First of all, apologies for the looooong delay in posting.
Much has happened since my last update here. After six years and more than 3500 hours on Safe Harbour, my Nordic Tug 37, I traded her for Akeeva, a Nordhavn 50. As that was happening, the coronavirus situation was rapidly deteriorating. Within days of buying Akeeva, and on the eve of Washington’s stay-at-home order, Anna (my fiancée) and I practically moved aboard, opting to shelter-in-place at a slip we’d rented in the San Juans rather than spend an undetermined number of weeks or months stuck in our tiny Belltown apartment. And eventually, like most other cruisers who planned to see Alaska this summer, we cancelled our plans (flotilla participants were given a choice between refund or credit for next year).
The coronavirus pandemic, for all its awfulness, has brought a few unexpected boating benefits. Anna, who has normal job, usually stays in Seattle all summer while I travel on the boat. We were supposed to be married in the spring and that (like all gatherings) was cancelled, but we’re spending more time together than ever before. We’ve enjoyed the boat so much that we gave up our Belltown rental, so at least for now, we are “full time cruisers,” slipless and enjoying the San Juan Islands wherever the cell signal is strong enough for Zoom calls. Instead of moving anchorages every day like I usually would, we’re often staying three or four days. The dinghy is starting to grow barnacles.
I bought Akeeva to see the world, not sit at anchor in the San Juans, but she’s proving remarkably capable as an autonomous floating home. During one stretch we went more than six weeks between plugging into shore power or filling up the water tank from shore. A huge chest freezer, large fuel capacity, robust electrical system, washer & dryer, and 50 gallon-an-hour watermaker make living on the hook as comfortable as living in a slip, but with a much better view. Still, we’re eager to use Akeeva as intended. Cruising plans include Prince William Sound, the Sea of Cortez, and eventually a trip across the Pacific.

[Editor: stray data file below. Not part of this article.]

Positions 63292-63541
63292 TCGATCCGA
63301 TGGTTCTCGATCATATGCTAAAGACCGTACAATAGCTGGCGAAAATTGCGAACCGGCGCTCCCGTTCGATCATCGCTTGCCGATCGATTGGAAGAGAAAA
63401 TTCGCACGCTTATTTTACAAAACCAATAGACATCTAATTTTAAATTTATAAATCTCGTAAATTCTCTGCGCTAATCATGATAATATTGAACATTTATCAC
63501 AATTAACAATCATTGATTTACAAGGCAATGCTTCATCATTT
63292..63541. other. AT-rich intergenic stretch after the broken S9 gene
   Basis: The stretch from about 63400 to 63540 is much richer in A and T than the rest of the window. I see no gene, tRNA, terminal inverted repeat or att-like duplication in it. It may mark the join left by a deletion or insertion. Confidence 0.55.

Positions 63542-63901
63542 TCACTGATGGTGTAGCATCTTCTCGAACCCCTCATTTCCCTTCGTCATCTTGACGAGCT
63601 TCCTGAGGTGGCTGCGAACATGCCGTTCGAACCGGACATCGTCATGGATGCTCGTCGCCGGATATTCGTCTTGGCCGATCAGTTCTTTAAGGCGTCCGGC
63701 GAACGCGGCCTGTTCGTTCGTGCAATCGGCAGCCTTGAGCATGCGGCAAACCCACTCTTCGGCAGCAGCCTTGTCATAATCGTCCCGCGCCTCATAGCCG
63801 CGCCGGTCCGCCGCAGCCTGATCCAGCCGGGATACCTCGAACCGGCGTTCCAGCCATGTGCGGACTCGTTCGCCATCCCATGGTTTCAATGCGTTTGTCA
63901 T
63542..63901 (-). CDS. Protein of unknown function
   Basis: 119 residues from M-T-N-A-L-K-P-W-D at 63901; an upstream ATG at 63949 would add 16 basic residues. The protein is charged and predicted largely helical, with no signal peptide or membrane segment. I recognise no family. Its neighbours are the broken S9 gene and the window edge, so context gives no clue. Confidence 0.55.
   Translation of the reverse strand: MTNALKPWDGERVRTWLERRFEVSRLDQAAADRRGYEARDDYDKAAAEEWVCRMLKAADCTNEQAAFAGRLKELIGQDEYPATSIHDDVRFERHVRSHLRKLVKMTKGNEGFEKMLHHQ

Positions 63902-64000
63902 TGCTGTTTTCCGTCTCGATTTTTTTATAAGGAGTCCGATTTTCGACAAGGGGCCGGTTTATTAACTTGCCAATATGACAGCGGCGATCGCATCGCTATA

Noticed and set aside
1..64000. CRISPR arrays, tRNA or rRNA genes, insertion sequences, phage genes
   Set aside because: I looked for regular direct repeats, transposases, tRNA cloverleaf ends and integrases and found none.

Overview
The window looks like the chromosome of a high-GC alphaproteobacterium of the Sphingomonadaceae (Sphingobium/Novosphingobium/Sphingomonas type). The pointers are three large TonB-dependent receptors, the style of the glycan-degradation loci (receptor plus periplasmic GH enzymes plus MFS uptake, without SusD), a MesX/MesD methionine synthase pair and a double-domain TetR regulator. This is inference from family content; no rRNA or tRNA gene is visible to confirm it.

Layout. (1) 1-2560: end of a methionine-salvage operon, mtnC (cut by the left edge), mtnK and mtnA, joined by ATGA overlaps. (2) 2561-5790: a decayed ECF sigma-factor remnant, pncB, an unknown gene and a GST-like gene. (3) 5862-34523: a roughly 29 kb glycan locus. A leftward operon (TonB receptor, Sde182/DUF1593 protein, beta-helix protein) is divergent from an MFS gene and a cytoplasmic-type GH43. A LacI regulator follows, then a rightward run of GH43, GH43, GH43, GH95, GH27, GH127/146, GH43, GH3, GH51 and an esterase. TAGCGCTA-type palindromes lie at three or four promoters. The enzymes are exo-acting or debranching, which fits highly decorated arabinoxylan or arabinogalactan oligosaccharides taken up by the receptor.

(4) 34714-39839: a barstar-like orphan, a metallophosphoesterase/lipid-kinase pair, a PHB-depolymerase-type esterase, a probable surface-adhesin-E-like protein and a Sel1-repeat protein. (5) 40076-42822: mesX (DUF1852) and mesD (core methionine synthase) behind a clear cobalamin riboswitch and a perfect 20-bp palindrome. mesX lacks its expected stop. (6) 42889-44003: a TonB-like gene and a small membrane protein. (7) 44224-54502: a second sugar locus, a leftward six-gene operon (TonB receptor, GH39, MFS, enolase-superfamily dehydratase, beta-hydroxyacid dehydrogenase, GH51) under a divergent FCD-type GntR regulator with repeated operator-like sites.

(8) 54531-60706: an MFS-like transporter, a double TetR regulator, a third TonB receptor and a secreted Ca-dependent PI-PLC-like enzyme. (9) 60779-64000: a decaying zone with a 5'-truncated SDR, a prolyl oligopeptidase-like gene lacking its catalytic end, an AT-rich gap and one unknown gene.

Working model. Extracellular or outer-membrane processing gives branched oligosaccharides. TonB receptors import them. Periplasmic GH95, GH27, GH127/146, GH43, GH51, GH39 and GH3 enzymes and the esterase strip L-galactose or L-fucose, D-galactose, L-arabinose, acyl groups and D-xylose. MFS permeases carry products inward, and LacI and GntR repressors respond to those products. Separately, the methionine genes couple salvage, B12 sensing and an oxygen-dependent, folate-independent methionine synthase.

Sharp eyed readers may recognize Akeeva from our inaugural Slowboat flotilla. I was impressed by the boat on that trip—her ability to easily cruise at 8 knots, her comfort at sea, her spacious, easily navigated interior layout, and well laid out machinery spaces. Parker and Carol, her capable (and wonderful!) previous owners, lavished Akeeva with care and upgrades. Over the coming weeks and months, I’ll add some more posts with first impressions of the boat, plans for upgrades, and maybe some stories of our adventures (and misadventures) so far.